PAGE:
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News / Politics / Clark County Politics

Clark County Council suspends ethics complaints review process

By Jack Heffernan, Columbian county government and small cities reporter
Published: July 26, 2020, 6:00am

The Clark County Council has suspended its review process for councilors accused of violating its Code of Ethics.

The six-month suspension, approved unanimously by the council Wednesday, comes after four complaints were filed against three of the five councilors this month. Since the review process was finalized in 2016, it hadn’t been initiated until this month.

“We’re not trying to not do this work,” Councilor Julie Olson said. “But the way this is set up right now, we just don’t have the ability to do it, I think, in a transparent, fair and predictable process.”

The first complaint, filed July 2, alleges that Council Chair Eileen Quiring violated the council’s code of ethical conduct and rules of procedure by making comments regarding systemic racism. As required in the code, the council appointed two councilors — Olson and Gary Medvigy — to an ad hoc committee to review the complaint.

Councilors declined to open an investigation into a subsequent complaint about Quiring’s service on the Clark County Law Library Board of Trustees after a legal review found that it didn’t pertain to the council’s ethics code.

On July 9, a complaint was filed against Councilor John Blom by Eric Temple. Temple, president of Portland Vancouver Junction Railroad, is currently involved with several lawsuits with the county over the railroad line, which is owned by the county and leased by Temple.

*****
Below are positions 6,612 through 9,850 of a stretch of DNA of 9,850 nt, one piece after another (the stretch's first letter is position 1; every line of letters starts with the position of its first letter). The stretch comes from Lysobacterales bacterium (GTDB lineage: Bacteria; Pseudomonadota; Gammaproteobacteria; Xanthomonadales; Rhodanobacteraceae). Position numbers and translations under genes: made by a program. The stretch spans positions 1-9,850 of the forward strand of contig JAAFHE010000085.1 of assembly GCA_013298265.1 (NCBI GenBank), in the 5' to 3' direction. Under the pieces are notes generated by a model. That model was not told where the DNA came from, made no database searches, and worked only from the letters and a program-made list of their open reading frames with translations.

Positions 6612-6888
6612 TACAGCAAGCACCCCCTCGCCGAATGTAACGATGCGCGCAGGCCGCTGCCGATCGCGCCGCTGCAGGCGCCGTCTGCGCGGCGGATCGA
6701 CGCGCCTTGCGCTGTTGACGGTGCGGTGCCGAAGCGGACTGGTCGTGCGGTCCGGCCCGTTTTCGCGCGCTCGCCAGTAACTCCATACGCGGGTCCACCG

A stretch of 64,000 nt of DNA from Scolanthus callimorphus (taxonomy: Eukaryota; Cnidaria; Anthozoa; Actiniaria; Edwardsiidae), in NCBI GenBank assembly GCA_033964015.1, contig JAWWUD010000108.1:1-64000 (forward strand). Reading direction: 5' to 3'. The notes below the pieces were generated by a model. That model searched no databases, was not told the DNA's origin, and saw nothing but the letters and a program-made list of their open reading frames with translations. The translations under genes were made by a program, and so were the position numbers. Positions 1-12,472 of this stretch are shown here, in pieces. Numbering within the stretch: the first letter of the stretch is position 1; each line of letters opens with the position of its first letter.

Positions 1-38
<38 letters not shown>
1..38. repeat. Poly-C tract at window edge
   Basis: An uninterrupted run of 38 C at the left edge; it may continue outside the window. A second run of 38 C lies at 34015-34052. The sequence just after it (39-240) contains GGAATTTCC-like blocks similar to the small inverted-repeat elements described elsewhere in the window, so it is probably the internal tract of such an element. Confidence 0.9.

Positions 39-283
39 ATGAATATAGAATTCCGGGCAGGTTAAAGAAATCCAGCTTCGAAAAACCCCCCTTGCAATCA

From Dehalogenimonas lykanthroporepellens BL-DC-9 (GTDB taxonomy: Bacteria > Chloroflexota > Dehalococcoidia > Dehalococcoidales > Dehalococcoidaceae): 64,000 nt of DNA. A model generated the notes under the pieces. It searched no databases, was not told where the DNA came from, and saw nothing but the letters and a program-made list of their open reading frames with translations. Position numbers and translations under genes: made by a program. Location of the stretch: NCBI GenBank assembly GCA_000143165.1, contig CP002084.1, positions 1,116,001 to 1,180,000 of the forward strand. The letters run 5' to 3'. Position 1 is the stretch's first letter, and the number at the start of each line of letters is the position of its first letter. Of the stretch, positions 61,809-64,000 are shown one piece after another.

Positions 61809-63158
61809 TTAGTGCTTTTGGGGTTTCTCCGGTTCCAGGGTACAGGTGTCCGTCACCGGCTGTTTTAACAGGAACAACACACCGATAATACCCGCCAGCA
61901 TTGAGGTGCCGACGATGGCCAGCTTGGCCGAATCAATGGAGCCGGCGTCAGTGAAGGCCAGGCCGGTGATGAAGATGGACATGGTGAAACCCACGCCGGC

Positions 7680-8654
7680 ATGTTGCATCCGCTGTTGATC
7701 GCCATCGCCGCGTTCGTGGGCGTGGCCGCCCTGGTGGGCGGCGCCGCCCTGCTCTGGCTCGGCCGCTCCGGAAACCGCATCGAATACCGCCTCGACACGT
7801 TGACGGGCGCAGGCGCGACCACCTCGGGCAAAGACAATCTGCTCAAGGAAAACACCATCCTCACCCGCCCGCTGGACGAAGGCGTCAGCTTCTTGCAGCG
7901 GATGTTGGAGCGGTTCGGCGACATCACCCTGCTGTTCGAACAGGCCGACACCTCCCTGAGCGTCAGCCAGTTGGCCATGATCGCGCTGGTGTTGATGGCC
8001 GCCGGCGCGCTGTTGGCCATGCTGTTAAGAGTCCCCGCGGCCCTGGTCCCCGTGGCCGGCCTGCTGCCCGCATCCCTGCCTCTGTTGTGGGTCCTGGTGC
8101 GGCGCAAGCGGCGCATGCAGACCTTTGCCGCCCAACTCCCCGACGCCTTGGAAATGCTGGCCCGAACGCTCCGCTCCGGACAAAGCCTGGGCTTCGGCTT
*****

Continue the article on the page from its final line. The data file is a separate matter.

Temple has also donated $1,000 to Karen Bowerman, who is running against Blom in the Aug. 4 primary election for the Council District 3 seat.

The complaint alleges that a representative for Blom contacted a representative for Temple. Blom’s representative allegedly threatened that if the railroad owner donated any more money to Blom’s opponents, he would “destroy” him.

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Blom denied the allegation during a council time meeting July 15.

“These accusations are 100 percent false and contrived by Mr. Temple as part of his effort to influence the election in a couple weeks,” Blom said. “This is just par for the course when dealing with this individual.”

Following another legal review that found the complaint to be irrelevant in terms of council business, the council declined to open an investigation at the meeting July 15. Instead, councilors began discussing the review process itself.

“I think that we’ve got a huge mess here now that we’ve started. Now that we have this third complaint in front of us,” Medvigy said.

Hours after the meeting, Temple filed another complaint — this time against Councilor Temple Lentz. The complaint alleged that Lentz violated the ethics code by lying during the meeting and claiming, despite not reviewing evidence, that the complaint against Blom was false.

Councilors held another discussion at a council time meeting Wednesday. Olson and Medvigy said that when they discussed the Quiring matter, they had questions that were not answered in the code.

Specifically, the code mandates that a county citizen oversee the committee but doesn’t specify how the councilors should begin to search for and select that resident. It also doesn’t specify how to handle the process when several councilors face complaints, or discuss when they should recuse themselves.

“I think we’re seeing how this section of our code, our code of conduct, can be co-opted for any particular reason — political or not,” Olson said. “It has really gotten away from what I think its original intent was.”

Temple said in another email to councilors that he agreed with their decision.

“While I’m disappointed my charges won’t be heard, I fully applaud your suspension of all current complaints due to an unworkable process,” Temple said.

Columbian county government and small cities reporter